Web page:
I always find it disturbing when an incident that “I know” turns out to have been quite different from how it’s consistently reported and what I believed to be true.
Here’s the standard media version of the Chin murder, via NPR last year:
Forty years ago, 27-year-old Vincent Chin was enjoying a night out with his friends in Detroit. It was meant to be a celebration ahead of Chin’s upcoming marriage, but he didn’t make it to the wedding. That night he was beaten to death by two white men who worked in the auto industry and, according to witnesses, were angry over what they perceived as the loss of American jobs to Japanese imports.
The men targeted Chin because he was Asian – not knowing he was Chinese American, not Japanese. The killing galvanized Asian Americans across the entire country to fight for civil rights. It’s a battle that continues today.
Here’s what I learned about the incident when reading lawprof Robert Chang’s book Disoriented: Asian Americans, Law, and the Nation-State while researching my book Classified and then doing a bit more research:
Chin was drinking at a bachelor party at a strip club. He got into a verbal dispute with some white patrons. At trial, one witness, a stripper at the club, testified that the white patrons, auto workers, made racial remarks related to the loss of auto jobs to the Japanese. However, the defendants denied it, and the witness who so testified received a lighter sentence for another matter in exchange for her testimony, raising doubts about her credibility.
As for the violence, Chin threw the first punch in the bar. When they were all kicked out of the club, he yelled to the white men in the parking lot, “Come on you chickenshits, let’s fight some more.” That should have been the end of the incident.
Instead, the white guys tracked him down at a McDonald’s (after telling a black man they would pay him $20 for helping them find “a Chinese guy”—so much for not realizing he was Chinese) and beat him severely. He became unconscious and died.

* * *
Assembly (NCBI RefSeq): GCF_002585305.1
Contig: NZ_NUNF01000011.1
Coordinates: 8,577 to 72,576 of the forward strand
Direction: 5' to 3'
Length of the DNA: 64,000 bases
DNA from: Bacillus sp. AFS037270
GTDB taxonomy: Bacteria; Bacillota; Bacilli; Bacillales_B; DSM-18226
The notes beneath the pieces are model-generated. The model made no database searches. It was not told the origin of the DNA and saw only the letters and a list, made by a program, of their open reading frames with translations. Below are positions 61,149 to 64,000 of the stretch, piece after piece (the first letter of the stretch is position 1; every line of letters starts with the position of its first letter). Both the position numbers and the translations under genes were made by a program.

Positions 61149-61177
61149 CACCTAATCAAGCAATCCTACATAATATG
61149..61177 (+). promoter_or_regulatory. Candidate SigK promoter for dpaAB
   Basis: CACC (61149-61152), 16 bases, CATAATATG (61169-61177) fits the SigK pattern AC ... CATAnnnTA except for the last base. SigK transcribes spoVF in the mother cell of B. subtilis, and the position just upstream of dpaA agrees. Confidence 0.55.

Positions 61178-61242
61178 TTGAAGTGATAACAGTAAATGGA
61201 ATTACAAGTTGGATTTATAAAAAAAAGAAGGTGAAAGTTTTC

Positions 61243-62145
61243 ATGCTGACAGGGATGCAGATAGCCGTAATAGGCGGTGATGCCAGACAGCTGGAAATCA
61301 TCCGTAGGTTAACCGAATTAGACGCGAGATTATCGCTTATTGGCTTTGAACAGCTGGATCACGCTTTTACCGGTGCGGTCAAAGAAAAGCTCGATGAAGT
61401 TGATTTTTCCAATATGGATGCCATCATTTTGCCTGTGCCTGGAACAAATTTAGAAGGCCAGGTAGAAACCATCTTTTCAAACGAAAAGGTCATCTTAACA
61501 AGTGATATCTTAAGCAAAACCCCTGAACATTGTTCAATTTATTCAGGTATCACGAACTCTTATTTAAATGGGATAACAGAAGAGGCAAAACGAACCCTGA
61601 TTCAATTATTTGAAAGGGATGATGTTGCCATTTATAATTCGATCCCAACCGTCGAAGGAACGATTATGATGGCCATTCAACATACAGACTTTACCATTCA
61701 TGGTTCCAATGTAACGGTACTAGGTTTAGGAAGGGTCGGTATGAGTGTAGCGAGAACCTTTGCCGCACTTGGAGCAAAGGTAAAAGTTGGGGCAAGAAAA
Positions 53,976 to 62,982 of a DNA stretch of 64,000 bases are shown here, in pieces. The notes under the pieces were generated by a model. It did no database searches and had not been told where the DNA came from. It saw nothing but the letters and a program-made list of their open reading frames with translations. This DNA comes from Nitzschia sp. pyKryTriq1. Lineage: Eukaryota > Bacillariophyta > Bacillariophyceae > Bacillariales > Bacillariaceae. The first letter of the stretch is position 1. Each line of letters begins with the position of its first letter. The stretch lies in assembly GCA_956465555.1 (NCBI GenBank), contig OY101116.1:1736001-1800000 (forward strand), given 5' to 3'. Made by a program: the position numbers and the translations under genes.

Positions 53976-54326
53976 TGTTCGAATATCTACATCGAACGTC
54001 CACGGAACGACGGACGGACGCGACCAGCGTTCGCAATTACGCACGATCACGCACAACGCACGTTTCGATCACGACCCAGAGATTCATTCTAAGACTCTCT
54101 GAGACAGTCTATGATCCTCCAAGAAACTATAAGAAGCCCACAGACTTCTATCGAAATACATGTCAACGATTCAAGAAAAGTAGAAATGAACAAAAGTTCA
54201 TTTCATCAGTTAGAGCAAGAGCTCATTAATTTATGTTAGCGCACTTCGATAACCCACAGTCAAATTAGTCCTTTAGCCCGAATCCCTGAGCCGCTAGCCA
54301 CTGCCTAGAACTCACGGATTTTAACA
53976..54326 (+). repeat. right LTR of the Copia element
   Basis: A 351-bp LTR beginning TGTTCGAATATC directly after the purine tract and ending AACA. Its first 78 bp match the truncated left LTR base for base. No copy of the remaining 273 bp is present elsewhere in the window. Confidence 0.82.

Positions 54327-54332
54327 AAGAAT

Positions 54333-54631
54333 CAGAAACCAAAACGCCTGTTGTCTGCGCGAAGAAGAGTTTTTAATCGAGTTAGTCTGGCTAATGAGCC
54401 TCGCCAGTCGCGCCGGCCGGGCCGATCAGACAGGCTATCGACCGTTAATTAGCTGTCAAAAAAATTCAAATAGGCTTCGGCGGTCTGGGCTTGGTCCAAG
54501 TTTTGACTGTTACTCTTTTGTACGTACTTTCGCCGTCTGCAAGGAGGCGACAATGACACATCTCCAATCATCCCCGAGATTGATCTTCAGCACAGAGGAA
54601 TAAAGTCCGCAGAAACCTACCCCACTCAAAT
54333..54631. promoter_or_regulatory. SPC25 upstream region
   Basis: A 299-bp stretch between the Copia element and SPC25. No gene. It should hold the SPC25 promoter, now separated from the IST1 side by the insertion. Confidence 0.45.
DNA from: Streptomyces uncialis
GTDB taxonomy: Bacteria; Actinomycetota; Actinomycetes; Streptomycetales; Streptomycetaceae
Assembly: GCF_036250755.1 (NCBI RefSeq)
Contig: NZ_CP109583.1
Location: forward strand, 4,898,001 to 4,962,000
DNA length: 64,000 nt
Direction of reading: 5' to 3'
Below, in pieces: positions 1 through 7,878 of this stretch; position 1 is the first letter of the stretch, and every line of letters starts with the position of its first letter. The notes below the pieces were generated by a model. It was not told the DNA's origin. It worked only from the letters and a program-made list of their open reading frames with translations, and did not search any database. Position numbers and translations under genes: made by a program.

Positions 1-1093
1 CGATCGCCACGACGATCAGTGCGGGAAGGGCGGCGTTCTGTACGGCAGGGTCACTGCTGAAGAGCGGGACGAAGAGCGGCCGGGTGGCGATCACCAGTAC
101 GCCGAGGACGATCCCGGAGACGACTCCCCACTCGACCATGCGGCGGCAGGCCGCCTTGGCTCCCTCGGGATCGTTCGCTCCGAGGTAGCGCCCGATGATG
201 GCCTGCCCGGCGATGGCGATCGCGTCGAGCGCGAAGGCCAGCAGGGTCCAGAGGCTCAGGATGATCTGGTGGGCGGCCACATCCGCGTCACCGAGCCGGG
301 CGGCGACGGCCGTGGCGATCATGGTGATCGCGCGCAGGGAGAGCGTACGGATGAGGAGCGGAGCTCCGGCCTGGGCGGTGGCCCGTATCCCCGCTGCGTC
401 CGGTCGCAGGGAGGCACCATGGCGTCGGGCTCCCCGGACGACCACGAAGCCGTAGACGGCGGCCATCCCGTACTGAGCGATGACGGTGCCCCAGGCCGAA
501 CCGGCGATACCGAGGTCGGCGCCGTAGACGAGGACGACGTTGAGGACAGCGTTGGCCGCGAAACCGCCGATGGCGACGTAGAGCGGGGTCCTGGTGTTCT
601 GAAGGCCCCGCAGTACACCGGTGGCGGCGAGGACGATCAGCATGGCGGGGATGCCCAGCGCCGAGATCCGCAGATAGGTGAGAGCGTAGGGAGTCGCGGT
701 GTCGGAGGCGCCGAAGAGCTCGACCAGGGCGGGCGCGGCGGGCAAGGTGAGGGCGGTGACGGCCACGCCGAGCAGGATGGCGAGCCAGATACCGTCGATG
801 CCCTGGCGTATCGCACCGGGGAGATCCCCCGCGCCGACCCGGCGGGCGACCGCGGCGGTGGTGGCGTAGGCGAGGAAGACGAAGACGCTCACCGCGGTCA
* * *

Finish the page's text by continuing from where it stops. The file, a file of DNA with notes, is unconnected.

That’s enough for me for a murder conviction, which is what the defendants were charged with. The district attorney, however, agreed to allow them to plead guilty only to manslaughter. Outrageously, in line with the probation office’s recommendation, the killers received probation based on their lack of criminal history. This was said to be standard in Wayne County for first-offense convictions for manslaughter; if so, the DA should not have agreed to the manslaughter plea.
The ridiculously lenient sentence galvanized activists, in part because the possible racial angle of the incident was highlighted and exaggerated, and also because the light sentence was blamed on the judge. The judge had been interned in a Japanese POW camp during World War II and was therefore suspected of harboring racial animosity to Asians. Moreover, some of his remarks at sentencing seemed to display undue sympathy for the defendants.
So there was, imho, clear injustice in this case. The killers were let off way too easily, and there was justified outrage about that. But contrary to how the case has been remembered, it’s not clear that the altercation itself was racially motivated, and the notion that Chin was set upon randomly by autoworkers is false.